31 July 2007

Learning how to say NO

When my sons were in primary school, there was an anti-drug message aimed specifically at kids to say no to drugs. It was on T shirts, on TV, on billboards. The message was everywhere. And although that message didn't save everyone, it did save a lot of kids from a life defined by crime and the horrors of drug use.

At work yesterday I talked to a young man who I see every so often when he needs help with a bit of food. When he came in yesterday he was nervous and looked sick. After a few questions, he told me he'd been with "friends" on the weekend and had "shot up speed". For those of you not used to the terminology, he'd been injected with amphetamines. He'd since been to the doctor, was on antibiotics for an infected arm that he couldn't bend and would need a lot more treatment to get back to normal. I asked him why he did such a stupid thing and he told me it that he was with friends and didn't want to say no when they suggested it. But in the cold light of Monday morning, saying no seemed like a much better option to him, he just wished he'd been strong enough to say it when he needed to.

I told him he has to learn how to say no, and if he can't learn it, he has to say no to going out with these people. Luckily, the entire episode scared him a lot. I'm not sure he's scared enough to stay away from these people but after our talk about saying no, he certainly knows now that it's ok to say no, and often it's important for our own safety and health that we do say it.

It was really busy at the Centre yesterday. When I thought it was about 11am, I looked at the clock and it was 1.20pm. I decided to say no to taking a call and yes to a cup of tea. I try to pack a lot into those two days. I work as the co-ordinator, so I have that work to do but I also have a lot of people who come in to talk to me or ring up, so that adds to the work load. Yesterday my day was longer than normal as there was a two hour committee meeting at the end of the day. At that meeting, I agreed to take on a couple of extra things that I can do on the two days I work. I was also asked to be on a panel of three who will administer a community fund for local children. This I said no to. It would require that I work outside my two days and I'm not prepare to do that. I also said no to another request for my time, but gave them a solution so it was not a problem.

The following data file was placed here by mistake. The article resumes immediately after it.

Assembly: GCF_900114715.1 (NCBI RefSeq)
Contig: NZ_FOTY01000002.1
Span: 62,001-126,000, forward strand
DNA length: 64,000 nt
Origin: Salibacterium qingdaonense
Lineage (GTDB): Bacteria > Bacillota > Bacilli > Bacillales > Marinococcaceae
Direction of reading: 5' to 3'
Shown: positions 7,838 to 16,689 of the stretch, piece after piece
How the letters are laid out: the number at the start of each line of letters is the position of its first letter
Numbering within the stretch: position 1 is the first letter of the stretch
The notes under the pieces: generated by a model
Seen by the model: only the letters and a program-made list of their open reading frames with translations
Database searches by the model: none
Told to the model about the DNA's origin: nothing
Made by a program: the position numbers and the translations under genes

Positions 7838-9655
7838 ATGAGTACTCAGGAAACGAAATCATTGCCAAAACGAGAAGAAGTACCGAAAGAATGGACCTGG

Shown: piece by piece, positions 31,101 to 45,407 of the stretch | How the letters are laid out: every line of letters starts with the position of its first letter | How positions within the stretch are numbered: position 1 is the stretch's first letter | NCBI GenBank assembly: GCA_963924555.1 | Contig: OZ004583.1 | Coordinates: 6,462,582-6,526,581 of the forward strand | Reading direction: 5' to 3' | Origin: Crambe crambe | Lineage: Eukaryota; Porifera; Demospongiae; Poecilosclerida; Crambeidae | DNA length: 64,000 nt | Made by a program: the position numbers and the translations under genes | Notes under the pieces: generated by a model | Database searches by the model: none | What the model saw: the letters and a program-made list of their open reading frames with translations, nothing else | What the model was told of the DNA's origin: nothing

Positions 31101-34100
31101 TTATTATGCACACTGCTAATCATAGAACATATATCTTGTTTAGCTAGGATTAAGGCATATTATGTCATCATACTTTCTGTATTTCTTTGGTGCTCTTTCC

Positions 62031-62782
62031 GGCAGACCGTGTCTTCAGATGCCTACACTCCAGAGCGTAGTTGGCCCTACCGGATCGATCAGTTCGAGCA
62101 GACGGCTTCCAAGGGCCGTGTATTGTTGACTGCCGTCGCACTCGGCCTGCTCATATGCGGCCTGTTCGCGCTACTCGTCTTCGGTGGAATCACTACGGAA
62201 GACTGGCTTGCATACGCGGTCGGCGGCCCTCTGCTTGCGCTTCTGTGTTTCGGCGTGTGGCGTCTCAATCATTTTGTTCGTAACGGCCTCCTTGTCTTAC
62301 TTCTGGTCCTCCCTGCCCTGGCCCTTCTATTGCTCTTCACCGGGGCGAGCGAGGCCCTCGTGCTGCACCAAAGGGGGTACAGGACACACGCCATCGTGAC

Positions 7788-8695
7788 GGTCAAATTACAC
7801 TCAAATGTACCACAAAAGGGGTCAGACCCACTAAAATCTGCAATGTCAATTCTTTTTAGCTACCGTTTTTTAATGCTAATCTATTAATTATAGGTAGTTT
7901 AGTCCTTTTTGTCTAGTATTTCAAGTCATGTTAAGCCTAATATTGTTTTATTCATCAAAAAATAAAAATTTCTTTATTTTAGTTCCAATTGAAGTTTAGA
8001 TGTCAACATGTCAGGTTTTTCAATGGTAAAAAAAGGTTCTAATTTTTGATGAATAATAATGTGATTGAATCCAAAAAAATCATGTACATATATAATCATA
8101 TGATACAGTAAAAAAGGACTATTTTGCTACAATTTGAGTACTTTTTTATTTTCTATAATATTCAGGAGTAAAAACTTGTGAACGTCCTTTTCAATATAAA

One of the skills you must learn when living simply, and even when you're not, is to say NO. If you say yes to everything you lessen the time you have to live the way you want to live. Simplifying isn't just cutting down on the clutter in your cupboards, it's also cutting the clutter in your day to day life. Saying no to some requests for your time and energy helps you to cut this clutter.

You have to make judgements about what you give yourself to and stick to your decision, even when you're pressured. Just like the young man earlier in the day, saying no is sometimes the intelligent and sensible thing to do. You do need to think about it beforehand though. Think carefully about the amount of time you have available and make conscious judgements about what you're comfortable doing and what will make your life more difficult. If you've thought about it beforehand, saying no when the question arises - no matter what the question is or who it comes from - makes the no word come out more easily. If you're prepared to say no, and not try to please everyone with yes, then it makes it easier.

It's impossible to please everyone and your first responsibility is to yourself and your family. You have to have enough energy and time for the things you've decided are important to you. So think about how to say no, think about what you've got time for, what is good for you and your family, and say no to the rest of it. And if you can do this, if you can say no in a polite but definite way, it will allow you to say YES to all those things that are significant and valuable.

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